Pluripotent mouse embryonic stem cells are able to differentiate into cardiomyocytes expressing chronotropic responses to adrenergic and cholinergic agents and Ca2+ channel blockers
Article first published online: 31 JUL 2006
Volume 48, Issue 3, pages 173–182, December 1991
How to Cite
Wobus, A. M., Wallukat, G. and Hescheler, J. (1991), Pluripotent mouse embryonic stem cells are able to differentiate into cardiomyocytes expressing chronotropic responses to adrenergic and cholinergic agents and Ca2+ channel blockers. Differentiation, 48: 173–182. doi: 10.1111/j.1432-0436.1991.tb00255.x
- Issue published online: 31 JUL 2006
- Article first published online: 31 JUL 2006
- Accepted in revised form October 8, 1991
Abstract. A defined cultivation system was developed for the differentiation of pluripotent embryonic stem cells of the mouse into spontaneously beating cardiomyocytes, allowing investigations of chronotropic responses, as well as electrophysiological studies of different cardioactive drugs in vitro.
The β-adrenoceptor agonists (—)isoprenaline and clenbuterol, the mediators of cAMP metabolism, forsko-lin and isobutylmethylxanthine (IBMX), the α1-adreno-ceptor agonist (—)phenylephrine, and the heart glyco-side digitoxine induced a positive, the muscarinic cholin-oceptor agonist carbachol and L-type Ca2+ channel blockers nisoldipine, gallopamil and diltiazem induced a negative chronotropic response.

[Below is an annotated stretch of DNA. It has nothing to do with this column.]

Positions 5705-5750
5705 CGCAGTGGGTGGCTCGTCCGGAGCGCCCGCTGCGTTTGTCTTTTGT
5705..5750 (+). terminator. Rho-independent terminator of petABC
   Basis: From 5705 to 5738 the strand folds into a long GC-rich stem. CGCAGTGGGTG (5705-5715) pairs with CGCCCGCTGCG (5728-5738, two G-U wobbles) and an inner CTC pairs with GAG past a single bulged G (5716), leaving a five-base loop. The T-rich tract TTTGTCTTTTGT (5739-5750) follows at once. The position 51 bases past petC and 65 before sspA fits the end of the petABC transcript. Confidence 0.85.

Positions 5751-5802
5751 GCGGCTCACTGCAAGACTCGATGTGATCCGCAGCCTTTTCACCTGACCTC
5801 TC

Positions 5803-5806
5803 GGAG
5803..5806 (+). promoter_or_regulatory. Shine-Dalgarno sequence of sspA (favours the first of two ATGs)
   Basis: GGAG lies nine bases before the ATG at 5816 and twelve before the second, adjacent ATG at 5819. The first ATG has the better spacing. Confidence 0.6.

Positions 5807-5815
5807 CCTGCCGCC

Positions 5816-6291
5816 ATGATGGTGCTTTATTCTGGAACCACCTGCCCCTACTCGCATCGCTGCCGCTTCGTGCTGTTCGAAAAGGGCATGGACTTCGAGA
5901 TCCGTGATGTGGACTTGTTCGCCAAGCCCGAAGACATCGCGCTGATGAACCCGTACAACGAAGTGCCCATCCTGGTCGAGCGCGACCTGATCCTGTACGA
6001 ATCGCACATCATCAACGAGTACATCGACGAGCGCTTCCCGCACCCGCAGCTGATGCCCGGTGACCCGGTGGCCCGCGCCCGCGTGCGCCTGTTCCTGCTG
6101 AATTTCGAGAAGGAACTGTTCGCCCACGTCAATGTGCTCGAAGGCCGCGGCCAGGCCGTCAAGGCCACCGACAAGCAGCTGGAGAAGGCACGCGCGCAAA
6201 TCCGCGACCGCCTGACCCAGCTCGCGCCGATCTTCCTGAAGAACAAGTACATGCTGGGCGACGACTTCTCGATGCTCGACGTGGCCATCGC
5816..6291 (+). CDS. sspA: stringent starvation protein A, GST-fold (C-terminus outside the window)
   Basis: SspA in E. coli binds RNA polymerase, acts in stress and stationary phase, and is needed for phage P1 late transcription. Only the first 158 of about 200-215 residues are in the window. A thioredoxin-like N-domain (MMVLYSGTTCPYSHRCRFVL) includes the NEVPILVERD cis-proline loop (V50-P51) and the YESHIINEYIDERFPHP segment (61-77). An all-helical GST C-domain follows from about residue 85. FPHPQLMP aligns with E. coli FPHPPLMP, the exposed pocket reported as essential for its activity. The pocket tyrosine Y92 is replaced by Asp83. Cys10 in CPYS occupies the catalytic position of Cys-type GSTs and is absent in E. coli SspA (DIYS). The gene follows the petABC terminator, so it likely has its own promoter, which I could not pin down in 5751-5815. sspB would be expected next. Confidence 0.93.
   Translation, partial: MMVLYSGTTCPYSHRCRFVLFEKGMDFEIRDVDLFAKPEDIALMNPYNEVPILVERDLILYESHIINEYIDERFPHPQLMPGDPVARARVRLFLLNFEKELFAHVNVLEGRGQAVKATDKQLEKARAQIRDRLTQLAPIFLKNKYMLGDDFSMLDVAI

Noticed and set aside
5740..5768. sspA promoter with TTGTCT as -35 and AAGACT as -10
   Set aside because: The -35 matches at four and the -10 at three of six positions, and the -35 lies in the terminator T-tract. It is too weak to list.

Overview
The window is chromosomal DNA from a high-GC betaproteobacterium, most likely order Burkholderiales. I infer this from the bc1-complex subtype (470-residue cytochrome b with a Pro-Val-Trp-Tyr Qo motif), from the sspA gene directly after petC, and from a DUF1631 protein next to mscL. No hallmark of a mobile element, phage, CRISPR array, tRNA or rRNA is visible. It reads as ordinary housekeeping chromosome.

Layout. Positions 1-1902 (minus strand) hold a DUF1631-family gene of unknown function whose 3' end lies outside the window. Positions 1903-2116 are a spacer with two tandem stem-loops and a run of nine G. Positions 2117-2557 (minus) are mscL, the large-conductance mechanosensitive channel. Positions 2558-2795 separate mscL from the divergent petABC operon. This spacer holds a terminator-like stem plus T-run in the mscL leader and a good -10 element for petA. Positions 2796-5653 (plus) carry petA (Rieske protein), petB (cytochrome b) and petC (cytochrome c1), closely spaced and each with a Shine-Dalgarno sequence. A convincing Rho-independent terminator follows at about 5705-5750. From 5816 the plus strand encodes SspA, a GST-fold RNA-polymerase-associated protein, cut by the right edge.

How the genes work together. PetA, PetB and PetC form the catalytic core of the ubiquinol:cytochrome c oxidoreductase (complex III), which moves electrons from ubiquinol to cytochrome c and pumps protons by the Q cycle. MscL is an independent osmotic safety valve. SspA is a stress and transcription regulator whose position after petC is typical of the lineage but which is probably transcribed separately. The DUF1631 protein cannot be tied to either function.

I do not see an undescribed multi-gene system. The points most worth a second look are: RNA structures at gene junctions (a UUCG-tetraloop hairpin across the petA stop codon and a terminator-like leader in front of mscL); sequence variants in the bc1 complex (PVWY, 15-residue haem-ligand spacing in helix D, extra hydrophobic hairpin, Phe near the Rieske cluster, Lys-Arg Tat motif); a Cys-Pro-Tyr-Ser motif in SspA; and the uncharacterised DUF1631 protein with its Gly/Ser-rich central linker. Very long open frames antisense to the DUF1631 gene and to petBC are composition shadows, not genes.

In early differentiated cardiomyocytes β1-, α1-, but not β2-adrenoceptors, cholinoceptors, as well as L-type Ca2+ channels participated in the chronotropic response. In terminally differentiated cardiomyocytes β2-adrenoceptors and digitoxine responses were also functionally expressed.
The contractions of spontaneously beating cardiomyocytes were concommitant with rhythmic action potentials very similar to those described for embryonic cardiomyocytes and sinusnode cells. We conclude that cardiomyocytes differentiating from pluripotent embryonic stem cells are able to develop adrenoceptors and cholinoceptors and signal transduction pathways as well as L-type Ca2+ channels as a consequence of cell-cell interactions during embryoid body formation in vitro, independent of the development in living organisms.
The cellular system described may be useful as in vitro assay for toxicological investigations of chronotropic drugs and a model system for studying commitment and cellular differentiation in vitro.